SweetSpot: Tom Kelly

Hall adds manager, umpire, no exec

December, 7, 2009
12/07/09
11:04
AM ET
You'll pardon me if I'm not leading three cheers for the Hall of Fame's Veterans Committee(s). There were two lists of candidates, one of them loaded with outstanding candidates and one of them almost bereft of good candidates. And the results? Of course: none of the outstanding candidates were elected from the loaded list, while two were elected from the other:
    Results of the 2009 Managers/Umpires Ballot (12 votes needed for election): Doug Harvey (15 votes, 93.850 percent), Charlie Grimm (3 votes, 18.8%). Davey Johnson, Tom Kelly, Billy Martin, Gene Mauch and Steve O’Neill each received less than 3 votes.

    The Veterans Committee for Managers and Umpires consisted of Hall of Famers Jim Bunning, Tommy Lasorda, Eddie Murray, Phil Niekro, Tony Perez, Robin Roberts, Ryne Sandberg, Ozzie Smith, Billy Williams and Dick Williams; former executive Jim Frey; current executives Roland Hemond (Diamondbacks) and Bob Watson (Major League Baseball); and veteran writers Tim Kurkjian (ESPN), Jack O’Connell (BBWAA) and Tom Verducci (Sports Illustrated).

    The Veterans Committee for Executives and Pioneers also considered 10 candidates for election to the Hall of Fame in 2010. No candidate on that ballot received the necessary 75 percent of all ballots cast needed for Hall of Fame election. Former Detroit Tigers executive John Fetzer received eight votes, the highest total of any of the 10 candidates.

    Results of the 2009 Executives/Pioneers Ballot (9 votes needed for election): John Fetzer (8 votes, 66.7%),
    Marvin Miller (7 votes, 58.3%), Jacob Ruppert (7 votes, 58.3%), Ewing Kauffman (6 votes, 50 percent). Gene Autry, Sam Breadon, Bob Howsam, John McHale, Gabe Paul and Bill White each received less than 3 votes. The Veterans Committee for Executives and Pioneers consisted of Hall of Famers Robin Roberts and Tom Seaver; former executive John Harrington (Red Sox); current executives Jerry Bell (Twins), Bill DeWitt (Cardinals), Bill Giles (Phillies), David Glass (Royals), Andy MacPhail (Orioles) and John Schuerholz (Braves); and veteran media members Rick Hummel (St. Louis Post-Dispatch), Hal McCoy (Dayton Daily News) and Phil Pepe(New York Daily News).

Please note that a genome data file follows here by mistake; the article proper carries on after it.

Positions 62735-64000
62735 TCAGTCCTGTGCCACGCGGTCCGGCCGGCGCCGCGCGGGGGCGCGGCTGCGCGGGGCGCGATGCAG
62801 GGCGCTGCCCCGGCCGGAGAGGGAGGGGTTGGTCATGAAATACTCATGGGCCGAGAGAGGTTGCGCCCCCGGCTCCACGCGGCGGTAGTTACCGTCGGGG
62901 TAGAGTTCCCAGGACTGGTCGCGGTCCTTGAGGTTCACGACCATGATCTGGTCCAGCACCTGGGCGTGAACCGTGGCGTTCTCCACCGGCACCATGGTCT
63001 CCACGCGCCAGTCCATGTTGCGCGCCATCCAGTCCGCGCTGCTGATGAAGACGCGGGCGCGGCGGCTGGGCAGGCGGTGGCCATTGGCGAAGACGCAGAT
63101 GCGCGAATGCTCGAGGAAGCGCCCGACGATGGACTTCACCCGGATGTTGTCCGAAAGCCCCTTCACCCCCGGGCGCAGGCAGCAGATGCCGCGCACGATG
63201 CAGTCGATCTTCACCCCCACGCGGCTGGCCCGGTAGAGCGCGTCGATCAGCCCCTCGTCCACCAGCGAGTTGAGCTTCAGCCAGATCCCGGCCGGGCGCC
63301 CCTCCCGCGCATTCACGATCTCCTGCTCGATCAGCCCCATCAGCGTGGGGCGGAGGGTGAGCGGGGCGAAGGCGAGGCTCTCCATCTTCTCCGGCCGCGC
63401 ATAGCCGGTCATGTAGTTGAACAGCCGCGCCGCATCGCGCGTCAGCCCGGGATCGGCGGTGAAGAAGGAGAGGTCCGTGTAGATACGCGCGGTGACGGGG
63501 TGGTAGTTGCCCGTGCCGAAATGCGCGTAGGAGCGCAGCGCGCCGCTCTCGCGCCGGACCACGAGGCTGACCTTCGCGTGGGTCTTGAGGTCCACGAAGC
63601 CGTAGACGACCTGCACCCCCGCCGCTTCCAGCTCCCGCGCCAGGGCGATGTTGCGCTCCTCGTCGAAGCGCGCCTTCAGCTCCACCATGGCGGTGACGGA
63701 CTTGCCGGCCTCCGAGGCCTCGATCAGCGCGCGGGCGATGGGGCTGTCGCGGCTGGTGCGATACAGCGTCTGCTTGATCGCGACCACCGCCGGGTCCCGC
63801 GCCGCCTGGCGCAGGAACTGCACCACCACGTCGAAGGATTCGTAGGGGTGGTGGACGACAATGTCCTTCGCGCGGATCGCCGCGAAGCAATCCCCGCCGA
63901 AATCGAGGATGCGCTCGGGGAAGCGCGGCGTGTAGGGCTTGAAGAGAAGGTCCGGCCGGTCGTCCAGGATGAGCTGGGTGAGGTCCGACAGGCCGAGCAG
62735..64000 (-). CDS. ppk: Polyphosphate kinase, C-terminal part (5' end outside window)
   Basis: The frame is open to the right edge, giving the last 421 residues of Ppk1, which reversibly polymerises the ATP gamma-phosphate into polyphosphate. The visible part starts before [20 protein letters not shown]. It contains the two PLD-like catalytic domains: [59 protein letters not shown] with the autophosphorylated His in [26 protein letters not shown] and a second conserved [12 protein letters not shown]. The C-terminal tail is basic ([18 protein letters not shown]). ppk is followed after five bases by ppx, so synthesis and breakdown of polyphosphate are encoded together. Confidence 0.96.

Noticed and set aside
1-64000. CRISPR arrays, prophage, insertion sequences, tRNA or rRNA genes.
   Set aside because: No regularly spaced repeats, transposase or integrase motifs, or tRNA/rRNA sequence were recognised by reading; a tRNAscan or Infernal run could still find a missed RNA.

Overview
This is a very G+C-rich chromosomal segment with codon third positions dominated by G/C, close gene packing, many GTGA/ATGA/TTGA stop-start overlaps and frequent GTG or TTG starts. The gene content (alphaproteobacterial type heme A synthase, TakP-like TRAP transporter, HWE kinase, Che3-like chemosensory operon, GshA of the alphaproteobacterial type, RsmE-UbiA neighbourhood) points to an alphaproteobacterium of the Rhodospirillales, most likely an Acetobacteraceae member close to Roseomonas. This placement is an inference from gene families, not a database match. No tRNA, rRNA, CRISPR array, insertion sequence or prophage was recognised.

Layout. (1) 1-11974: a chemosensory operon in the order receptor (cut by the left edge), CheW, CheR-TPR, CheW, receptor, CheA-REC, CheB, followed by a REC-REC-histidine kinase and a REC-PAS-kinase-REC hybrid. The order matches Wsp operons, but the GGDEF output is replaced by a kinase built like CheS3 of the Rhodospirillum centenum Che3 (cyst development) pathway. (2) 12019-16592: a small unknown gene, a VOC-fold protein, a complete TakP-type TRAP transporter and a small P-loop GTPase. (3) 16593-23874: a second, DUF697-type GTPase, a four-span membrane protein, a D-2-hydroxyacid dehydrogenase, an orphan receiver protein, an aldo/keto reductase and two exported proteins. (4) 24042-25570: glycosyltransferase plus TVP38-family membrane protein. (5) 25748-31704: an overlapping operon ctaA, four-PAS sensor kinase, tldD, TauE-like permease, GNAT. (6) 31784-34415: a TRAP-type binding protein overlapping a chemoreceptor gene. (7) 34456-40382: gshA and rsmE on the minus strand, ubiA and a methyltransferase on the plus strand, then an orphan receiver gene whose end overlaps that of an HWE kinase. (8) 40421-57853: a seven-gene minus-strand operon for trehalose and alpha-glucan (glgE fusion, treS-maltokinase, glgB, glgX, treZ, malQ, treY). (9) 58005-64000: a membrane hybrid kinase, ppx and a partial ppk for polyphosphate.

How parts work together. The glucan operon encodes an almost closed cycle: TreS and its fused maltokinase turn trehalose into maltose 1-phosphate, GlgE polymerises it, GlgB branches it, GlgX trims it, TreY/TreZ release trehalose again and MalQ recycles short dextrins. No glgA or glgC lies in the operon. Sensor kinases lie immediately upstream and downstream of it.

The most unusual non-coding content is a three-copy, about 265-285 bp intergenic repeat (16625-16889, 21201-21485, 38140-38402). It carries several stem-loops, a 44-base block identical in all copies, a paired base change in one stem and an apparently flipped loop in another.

My four choices from the Executives/Pioneers ballot were Miller and Ruppert (who both came close) and Breadon and Howsam (who both did not). Just a reminder: There are 11 owners in the Hall of Fame, and Breadon accomplished more than almost all of them. Before Breadon owned the Cardinals, they hadn't won any sort of championship since the 1880s. While Breadon owned the Cardinals, they won nine National League pennants and six World Series. In the 60-some years since Breadon sold the Cardinals, they've won three World Series. With the exception of George Steinbrenner, it's hard to imagine who might clear the bar for owners if Breadon can't even come close. (Oh, and by the way, Fetzer's Tigers won one American League pennant and one World Series in his 28 years as owner. One can only assume that he nearly gained election because he played a pivotal role in negotiating TV contracts. Or something.)

My three choices from the Managers/Umpires ballot were Doug Harvey, Billy Martin, and umpire Hank O'Day. Harvey should have been elected a long time ago. O'Day, because he umpired a century ago, is easy for some voters to ignore. In response, a commenter wrote this:
    You seem to ignore the fact that Billy Martin routinely took the very good teams he created and routinely destroyed them, mostly by the same method. He wore out his best pitchers arms' by overwork (What he did to Ron Guidry alone should disqualify him for the Hall of Fame) and he micromanaged his players, who eventually got tired of playing for him. He usually deserved to be fired, which is not great credentials for the Hall of Fame.

Point taken. I suspect that I fall victim to the same impulse that often afflicts the real voters: the desire to vote for someone, even if there's no obviously deserving candidate. I also suspect that this impulse explains Herzog's election. He picked up 14 of 16 possible votes? After failing to gain election in many previous elections? Herzog's 1,281 wins rank just 32nd all-time, and his .532 career winning percentage is good but not great. I suspect that he was elected because he (and his teams) had a personality -- in St. Louis, they called it "Whiteyball" -- and because his teams did win six division titles and three league championships.

Essentially, Herzog doesn't obviously rank among the managers already in the Hall of Fame -- or for that matter, with Tony La Russa, Bobby Cox, and Joe Torre -- but was (arguably) the best candidate on the ballot. It's more fun to elect someone than not.

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